EDUCATION: When Gametes Collide

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Science  03 May 2002:
Vol. 296, Issue 5569, pp. 811
DOI: 10.1126/science.296.5569.811d

Spiky and rotund, an adult sea urchin looks more like a big, wet cocklebur than one of our close kin. Yet the early stages of development are very similar in humans and urchins, which makes these marine echinoderms excellent subjects for labs on embryology.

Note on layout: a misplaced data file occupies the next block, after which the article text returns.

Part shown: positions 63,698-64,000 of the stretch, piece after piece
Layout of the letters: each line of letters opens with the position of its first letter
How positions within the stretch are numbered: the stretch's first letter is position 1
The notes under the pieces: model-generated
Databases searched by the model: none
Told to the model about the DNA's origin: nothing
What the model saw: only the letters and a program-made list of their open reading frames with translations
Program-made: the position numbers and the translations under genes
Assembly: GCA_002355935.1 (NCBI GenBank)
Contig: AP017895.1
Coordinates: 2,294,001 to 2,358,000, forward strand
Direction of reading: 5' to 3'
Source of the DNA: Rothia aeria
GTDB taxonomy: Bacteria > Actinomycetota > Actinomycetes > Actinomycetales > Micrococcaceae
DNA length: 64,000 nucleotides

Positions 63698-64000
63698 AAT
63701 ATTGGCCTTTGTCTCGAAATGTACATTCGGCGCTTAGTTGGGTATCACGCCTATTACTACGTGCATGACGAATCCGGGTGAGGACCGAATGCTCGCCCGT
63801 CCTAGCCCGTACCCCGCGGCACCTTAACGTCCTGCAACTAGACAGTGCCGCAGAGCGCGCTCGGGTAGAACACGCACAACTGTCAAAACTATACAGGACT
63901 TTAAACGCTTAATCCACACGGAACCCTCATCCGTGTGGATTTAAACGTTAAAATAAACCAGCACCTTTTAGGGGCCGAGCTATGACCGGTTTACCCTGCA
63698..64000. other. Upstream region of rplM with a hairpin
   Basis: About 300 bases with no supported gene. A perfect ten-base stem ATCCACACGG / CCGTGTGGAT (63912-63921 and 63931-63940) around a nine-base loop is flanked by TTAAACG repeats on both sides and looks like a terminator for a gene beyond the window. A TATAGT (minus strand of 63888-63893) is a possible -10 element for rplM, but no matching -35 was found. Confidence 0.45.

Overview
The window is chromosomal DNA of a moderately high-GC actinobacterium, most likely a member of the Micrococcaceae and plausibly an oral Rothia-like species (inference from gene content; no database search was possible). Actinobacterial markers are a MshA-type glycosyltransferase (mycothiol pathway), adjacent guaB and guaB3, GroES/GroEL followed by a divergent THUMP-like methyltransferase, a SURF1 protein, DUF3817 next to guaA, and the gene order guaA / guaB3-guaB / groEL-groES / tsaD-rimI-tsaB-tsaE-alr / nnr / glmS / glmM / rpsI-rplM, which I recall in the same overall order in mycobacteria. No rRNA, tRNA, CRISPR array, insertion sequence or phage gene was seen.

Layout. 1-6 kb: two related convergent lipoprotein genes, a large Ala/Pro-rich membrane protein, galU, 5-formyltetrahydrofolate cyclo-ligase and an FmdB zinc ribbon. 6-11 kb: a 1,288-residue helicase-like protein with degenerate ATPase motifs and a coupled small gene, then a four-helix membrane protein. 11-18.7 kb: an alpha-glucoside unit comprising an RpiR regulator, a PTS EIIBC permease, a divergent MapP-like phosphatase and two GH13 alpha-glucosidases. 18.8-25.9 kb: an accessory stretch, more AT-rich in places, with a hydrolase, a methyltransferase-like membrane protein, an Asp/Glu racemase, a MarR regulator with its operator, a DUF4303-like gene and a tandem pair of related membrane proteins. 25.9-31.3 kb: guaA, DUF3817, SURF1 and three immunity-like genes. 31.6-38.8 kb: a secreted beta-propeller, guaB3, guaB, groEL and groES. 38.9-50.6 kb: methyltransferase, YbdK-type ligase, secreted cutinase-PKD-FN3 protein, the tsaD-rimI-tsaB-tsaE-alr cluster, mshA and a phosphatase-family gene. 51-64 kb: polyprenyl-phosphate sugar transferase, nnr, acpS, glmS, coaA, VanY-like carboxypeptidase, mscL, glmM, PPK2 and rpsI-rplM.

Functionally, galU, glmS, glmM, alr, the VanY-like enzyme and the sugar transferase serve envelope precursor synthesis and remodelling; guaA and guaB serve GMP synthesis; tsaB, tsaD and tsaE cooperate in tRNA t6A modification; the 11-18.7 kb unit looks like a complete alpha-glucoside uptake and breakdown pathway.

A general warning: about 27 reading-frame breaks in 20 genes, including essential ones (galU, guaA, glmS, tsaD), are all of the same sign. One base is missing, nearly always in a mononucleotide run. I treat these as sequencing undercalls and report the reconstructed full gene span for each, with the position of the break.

High school or college teachers who want to induct urchins into their courses can get plenty of wise guidance from this tutorial and lab manual hosted by Stanford University's Hopkins Marine Station. Started 5 years ago, the how-to explains the procedures for staging and observing sea urchin fertilization and early development. It describes, for example, how to stimulate the discharge of sperm and eggs with injections of potassium chloride, and how to house and feed the animals (if you can't obtain seaweed, they relish “urchin cookies” made from eggs, carrots, seawater, and agar). Projects include cookbook procedures and student-designed explorations, and seasoned teachers will appreciate this potential lifesaver: alternative experiments in case your best laid plans go awry. Adding pizzazz are animations that illustrate hard-to-visualize events, such as a sperm ramming through the gelatinous layer shielding the egg like an icebreaker plowing through frozen Arctic seas.

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